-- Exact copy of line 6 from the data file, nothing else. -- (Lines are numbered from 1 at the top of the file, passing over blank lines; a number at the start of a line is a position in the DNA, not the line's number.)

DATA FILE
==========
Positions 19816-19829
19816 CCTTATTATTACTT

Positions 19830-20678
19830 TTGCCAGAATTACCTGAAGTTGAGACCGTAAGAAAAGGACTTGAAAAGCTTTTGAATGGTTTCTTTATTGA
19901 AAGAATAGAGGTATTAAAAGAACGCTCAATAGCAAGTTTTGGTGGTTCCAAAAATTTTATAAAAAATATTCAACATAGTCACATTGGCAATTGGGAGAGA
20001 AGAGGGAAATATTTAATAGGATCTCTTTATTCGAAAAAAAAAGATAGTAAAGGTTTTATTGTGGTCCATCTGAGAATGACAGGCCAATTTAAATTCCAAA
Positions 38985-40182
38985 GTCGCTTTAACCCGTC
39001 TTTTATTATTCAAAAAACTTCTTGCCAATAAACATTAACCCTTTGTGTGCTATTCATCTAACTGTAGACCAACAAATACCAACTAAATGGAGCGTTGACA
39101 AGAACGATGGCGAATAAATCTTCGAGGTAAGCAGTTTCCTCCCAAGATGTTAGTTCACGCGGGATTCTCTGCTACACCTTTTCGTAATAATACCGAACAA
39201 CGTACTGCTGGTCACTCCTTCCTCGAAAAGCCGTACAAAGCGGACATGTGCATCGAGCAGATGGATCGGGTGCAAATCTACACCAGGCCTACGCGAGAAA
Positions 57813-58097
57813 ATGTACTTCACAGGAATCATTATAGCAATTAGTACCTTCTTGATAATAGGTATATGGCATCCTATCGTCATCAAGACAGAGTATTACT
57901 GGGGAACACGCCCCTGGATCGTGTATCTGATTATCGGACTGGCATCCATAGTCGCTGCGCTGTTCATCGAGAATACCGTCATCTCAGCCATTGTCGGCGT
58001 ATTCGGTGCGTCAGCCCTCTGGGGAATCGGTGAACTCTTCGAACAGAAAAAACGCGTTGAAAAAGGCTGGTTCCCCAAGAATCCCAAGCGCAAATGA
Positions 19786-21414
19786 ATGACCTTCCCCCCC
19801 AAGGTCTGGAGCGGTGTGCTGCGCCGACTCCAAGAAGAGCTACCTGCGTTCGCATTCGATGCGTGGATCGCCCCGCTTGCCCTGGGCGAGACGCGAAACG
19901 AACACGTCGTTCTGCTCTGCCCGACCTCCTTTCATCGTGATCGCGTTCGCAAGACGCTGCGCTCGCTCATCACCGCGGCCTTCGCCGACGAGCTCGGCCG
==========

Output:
20001 AGAGGGAAATATTTAATAGGATCTCTTTATTCGAAAAAAAAAGATAGTAAAGGTTTTATTGTGGTCCATCTGAGAATGACAGGCCAATTTAAATTCCAAA